There will be remembrance services the week of Christmas vacation in Torrance, CA. For anyone interested, please email me at email@example.com to be notified. My mom never wanted to bother anyone or take grandchildren out of school. Education was a big thing for her. So she will approve of services at year-end. A display of her artwork will be at the reception following and she would be honored if you would take a painting that you like to remember her.
Our Japanese Daimyo family crest. It’s from the Sakai clan.
Rose Miyako Takahashi Wenjen: Japanese Kanji Name. Miyako, her given Japanese first name means Child of the Temple.
Rose Miyako Takahashi Wenjen Buddhist Name given upon death: Yo Raku, Giver of Joy
For genealogy purposes, here are her parents. Note that we (and all your cousins) have the 400- year-old family tree from our relatives in Hiroshima. The Japanese government no longer releases a family tree prior to the Meiji Restoration which is about 150 years ago because they want to de-emphasize feudal samurai Japan.
Rose Wenjen’s father, Tsutau Frank Takahashi, died pretty young when they were living in San Francisco. He was a history teacher in Japan. He built and flew a propeller plane while living there. There’s a photograph of that somewhere. Her mother remarried and Rose lived with her stepfather, Takeo Sasaki, and mother, Chitose Sasaki, when in Los Angeles. He seemed like a good man. I met him a few times. Chitose and Takeo Sasaki, your great grandparents, are buried in Boyle Heights, Los Angeles.
Arthur (Art) Takahashi, your uncle (Grandma Rose’s younger brother) is buried in Harbor City, CA.
Rose was the middle child of five children. The oldest, a girl, died pretty young. I think around 3 years old or so? Her older brother is believed to have died from drowning in his late teens or early 20’s. Rose and her family used to walk across the San Franciso bridge as a family outing. Her oldest brother would run ahead and have a homemade baked pie waiting for them when they returned. He was a strong swimmer and swam in the SF bay often. My mother believed that he had a heart attack while swimming in the bay. I think he died before they were forced to relocate to Utah during WWII. Her younger sister, the baby of the family, is Florence.
From the Sun News.
Rose Wenjen never let obstacles slow her down
Seal Beach resident Rose Wenjen passed away on Sept. 15, after battling breast cancer for the second time. It was just one of many challenges Rose faced in her life, each time she persevered and succeeded.
Rose was born in San Francisco in the neighborhood known as Japantown. Her parents had immigrated from Hiroshima and never learned to speak English. Yet, Rose would go on to teach Buddhist Sunday School in the neighborhood. World War II would intervene and Rose and her family, like other Japanese Americans, were forced into internment camps. Because they had relatives in a remote part of Utah, they were sent to camp in Utah.
The camp was near a site where underground nuclear testing had been done.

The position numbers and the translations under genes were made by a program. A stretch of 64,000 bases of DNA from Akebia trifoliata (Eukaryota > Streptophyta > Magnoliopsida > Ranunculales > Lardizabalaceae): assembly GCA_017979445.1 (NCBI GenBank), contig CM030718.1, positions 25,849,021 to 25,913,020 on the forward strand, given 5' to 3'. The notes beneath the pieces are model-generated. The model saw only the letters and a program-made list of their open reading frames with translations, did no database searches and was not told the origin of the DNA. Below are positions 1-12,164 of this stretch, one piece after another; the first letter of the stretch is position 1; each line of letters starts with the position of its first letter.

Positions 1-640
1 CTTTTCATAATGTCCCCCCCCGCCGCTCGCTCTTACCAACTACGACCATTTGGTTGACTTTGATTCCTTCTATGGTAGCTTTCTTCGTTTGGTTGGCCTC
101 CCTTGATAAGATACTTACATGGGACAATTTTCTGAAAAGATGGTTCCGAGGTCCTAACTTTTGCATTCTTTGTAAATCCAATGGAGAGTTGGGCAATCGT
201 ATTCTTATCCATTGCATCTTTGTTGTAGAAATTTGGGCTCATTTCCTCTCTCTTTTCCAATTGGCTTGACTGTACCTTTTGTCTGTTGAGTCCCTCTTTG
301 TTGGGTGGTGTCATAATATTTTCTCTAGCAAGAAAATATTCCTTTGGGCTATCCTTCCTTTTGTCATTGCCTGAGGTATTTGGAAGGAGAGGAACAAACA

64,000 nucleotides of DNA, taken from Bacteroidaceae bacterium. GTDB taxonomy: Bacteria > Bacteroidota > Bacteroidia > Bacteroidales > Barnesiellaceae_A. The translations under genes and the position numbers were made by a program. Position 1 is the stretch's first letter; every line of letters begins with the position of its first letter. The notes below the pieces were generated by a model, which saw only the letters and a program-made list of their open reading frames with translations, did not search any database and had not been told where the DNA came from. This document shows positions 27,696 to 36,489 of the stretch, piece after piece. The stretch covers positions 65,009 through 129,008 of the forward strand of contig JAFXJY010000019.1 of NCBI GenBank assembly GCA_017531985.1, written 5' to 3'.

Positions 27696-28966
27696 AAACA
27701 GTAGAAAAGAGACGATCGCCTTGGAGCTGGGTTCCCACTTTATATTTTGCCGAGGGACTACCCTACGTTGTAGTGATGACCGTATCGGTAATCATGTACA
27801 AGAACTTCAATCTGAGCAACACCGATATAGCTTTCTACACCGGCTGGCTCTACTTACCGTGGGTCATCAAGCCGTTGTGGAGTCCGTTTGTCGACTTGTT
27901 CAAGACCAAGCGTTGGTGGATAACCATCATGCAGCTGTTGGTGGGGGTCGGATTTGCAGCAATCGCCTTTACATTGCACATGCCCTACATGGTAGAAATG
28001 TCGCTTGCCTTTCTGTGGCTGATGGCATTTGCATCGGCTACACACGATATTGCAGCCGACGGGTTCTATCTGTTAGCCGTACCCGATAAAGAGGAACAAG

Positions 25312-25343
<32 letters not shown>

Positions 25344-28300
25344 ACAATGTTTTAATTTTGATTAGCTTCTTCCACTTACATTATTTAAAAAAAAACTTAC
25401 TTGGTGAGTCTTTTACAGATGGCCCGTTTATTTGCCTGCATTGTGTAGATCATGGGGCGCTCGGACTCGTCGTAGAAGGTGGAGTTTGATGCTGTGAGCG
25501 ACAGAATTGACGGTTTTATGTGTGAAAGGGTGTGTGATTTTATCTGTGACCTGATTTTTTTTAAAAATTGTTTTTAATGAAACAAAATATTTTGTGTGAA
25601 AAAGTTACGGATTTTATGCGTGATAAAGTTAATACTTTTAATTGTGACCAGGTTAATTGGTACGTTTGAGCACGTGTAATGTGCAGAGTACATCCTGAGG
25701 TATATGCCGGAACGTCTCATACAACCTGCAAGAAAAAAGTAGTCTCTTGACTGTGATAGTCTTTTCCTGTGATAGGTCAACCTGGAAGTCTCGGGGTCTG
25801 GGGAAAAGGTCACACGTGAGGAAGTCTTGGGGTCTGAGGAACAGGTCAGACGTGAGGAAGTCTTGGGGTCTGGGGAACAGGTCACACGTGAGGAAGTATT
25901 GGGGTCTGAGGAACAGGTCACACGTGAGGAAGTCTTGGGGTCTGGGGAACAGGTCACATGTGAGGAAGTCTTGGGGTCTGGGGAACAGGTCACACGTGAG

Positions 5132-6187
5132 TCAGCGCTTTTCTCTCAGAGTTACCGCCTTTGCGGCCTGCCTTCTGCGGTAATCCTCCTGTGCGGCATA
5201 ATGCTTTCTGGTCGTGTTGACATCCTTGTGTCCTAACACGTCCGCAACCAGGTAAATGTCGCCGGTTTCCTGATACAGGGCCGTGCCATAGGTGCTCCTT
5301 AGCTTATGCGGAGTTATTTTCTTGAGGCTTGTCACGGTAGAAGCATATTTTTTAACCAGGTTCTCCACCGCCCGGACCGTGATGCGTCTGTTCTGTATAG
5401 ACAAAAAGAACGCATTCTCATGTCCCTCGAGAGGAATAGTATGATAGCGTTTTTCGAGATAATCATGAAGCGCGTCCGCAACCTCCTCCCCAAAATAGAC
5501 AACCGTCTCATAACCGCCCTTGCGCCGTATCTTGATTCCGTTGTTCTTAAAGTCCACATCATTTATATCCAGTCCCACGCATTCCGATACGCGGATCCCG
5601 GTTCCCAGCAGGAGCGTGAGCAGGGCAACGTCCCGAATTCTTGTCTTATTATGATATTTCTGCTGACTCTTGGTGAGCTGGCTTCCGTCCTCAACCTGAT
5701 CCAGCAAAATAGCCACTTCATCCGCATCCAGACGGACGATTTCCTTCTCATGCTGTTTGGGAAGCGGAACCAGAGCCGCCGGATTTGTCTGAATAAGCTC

“It was like they could not escape the atomic bomb,” her daughter Mia said.
Again, Rose made the best of the situation. She was able to eventually enroll in Weber College in Utah and earn an AA Degree. After the war, her family relocated to Los Angeles, where she would go to work as a court stenographer.
“For the first time, Asian Americans could work for the government as Civil Servants and that is what she did,” Mia said.
She met her husband in Los Angeles and they relocated to Seal Beach. She would eventually quit work to raise their children. However, with the money she had earned she was able to purchase a house near LAX, where her parents, her siblings and their family lived. As an American-born citizen, Rose had rights to own property that Japanese American immigrants did not have at the time.
Rose raised her children in Seal Beach and became integrated in the community. She was a volunteer with the Seal Beach Friendship Club and helped coordinate a sister-city partnership with Todos Santos, Mexico. The club raised money to help children in that city.
Her husband was a math professor at Cal State Long Beach. When he was forced to stop working due to Parkinson’s disease, Rose again went back to work, this time at the Naval Weapons Station Seal Beach.
Rose died just a week short of her 96th birthday after a full and beautiful life. Despite obstacles and challenges placed before her, Rose always moved forward and made the most of what she accomplished.
“She will be remembered for her unfailing optimism, her kindness, and her generosity of spirit,” Mia said.
She is survived by her three children, their spouses, and six grandchildren. They are:
Wendell Wenjen and his wife Kelly Minamide and daughter of San Jose, CA; Daughter, Mia Wenjen and her husband Tai Lee and their three children of Newton, MA; and Daughter, Noreen Wenjen and her husband Kevin Gilligan and their two children of Torrance, CA.
A funeral service will be held at 10:30 a.m. on Saturday, Dec. 28, 2019 at the Gardena Buddhist Church located at 1517 166th St., Gardena, CA 90247.